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Jury nullification

Jury nullification is a common term used to describe a jury's right to deliver a not-guilty verdict even where such a verdict clearly conflicts with the letter of the law. The right of jury nullification comes from English common law, and is therefore preserved in those legal systems derived from it. These include most English-speaking countries, such as the United Kingdom, Canada, Australia, New Zealand and the United States.

Nullification is generally not a clearly-defined right protected by legal statute. Rather, it is an inherent aspect of the jury system under common law, sometimes justified as a safeguard of last-resort against wrongful imprisonment and government tyranny. Nullification actually derives from a pair of separate common law precedents: the prohibition on punishing jury members for their verdict, and a similar prohibition on retrying defendants after a not-guilty verdict has been handed down.

Until the late 17th century, the right of jurors to override the judge's instructions in returning not-guilty verdicts was a subject of contention in England. In 1670, William Penn was arrested for illegally preaching a Quaker sermon. Despite the fact that the judge demanded a guilty verdict, the jury in that case acquitted Penn and was imprisoned and fined as a result. The highest court in England released them and established a lasting precedent by ruling that jurors could not be punished for their decisions.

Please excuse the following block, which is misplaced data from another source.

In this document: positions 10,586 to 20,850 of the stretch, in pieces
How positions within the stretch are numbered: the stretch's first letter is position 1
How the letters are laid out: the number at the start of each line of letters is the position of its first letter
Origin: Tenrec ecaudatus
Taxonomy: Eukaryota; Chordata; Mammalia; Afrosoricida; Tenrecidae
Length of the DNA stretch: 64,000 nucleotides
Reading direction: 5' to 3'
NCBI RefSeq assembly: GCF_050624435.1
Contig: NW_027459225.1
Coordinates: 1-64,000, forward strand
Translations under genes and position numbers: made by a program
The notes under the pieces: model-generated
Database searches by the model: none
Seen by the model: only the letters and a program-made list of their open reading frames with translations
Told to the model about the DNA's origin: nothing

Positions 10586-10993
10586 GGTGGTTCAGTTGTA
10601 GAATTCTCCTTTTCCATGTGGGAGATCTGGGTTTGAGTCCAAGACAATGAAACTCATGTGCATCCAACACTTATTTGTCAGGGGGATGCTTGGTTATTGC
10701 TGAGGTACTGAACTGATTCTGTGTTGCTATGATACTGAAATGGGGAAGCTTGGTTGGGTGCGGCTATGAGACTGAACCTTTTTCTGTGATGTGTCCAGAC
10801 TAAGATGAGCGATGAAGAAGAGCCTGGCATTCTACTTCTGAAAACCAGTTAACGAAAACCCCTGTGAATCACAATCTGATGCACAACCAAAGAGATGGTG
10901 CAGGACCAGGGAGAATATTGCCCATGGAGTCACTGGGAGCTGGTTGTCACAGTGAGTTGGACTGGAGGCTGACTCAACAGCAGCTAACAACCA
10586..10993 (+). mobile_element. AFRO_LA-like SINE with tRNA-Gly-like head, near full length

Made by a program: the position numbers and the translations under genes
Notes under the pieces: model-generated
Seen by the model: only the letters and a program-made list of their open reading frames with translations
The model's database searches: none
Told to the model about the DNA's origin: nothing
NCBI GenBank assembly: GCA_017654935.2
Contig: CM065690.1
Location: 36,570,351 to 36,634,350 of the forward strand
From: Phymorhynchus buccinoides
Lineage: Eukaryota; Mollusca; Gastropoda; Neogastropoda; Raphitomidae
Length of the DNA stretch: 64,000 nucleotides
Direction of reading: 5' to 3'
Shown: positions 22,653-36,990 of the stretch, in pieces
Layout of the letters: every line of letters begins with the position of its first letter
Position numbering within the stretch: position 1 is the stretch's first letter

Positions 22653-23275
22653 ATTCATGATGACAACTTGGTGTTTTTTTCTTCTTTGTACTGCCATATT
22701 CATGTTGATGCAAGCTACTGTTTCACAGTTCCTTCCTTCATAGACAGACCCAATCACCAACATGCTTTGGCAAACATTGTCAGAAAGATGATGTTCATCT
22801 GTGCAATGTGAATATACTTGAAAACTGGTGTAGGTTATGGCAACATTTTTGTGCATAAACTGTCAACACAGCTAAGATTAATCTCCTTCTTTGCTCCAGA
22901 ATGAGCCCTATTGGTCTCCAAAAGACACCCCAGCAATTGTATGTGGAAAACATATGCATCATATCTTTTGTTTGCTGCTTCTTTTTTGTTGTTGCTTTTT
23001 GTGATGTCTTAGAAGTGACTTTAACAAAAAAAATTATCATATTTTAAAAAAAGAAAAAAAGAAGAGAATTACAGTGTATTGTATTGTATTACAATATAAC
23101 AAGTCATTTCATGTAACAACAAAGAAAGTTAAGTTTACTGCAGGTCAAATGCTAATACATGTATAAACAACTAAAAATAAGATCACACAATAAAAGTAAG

Jury nullification in the United States

The use of the jury to act as a protection of last-resort was espoused by many of the Framers of the U.S. Constitution. As a result, the United States has a particularly strong legal tradition protecting the right of jury nullification. Though the right of a jury to nullify a verdict has been repeatedly affirmed by the U.S. Supreme Court, the 1895 decision of Sparf vs U.S held that a trial judge has no responsibility to inform the jury of that right. This decision, often cited, has led to a common practice in which juries are instructed that they must find guilt or innocence according to the law.

Advocacy groups such as the Fully Informed Jury Association work to inform potential jurors of their rights, and lobby for changes in the law requiring that judges properly inform jurors of their rights.

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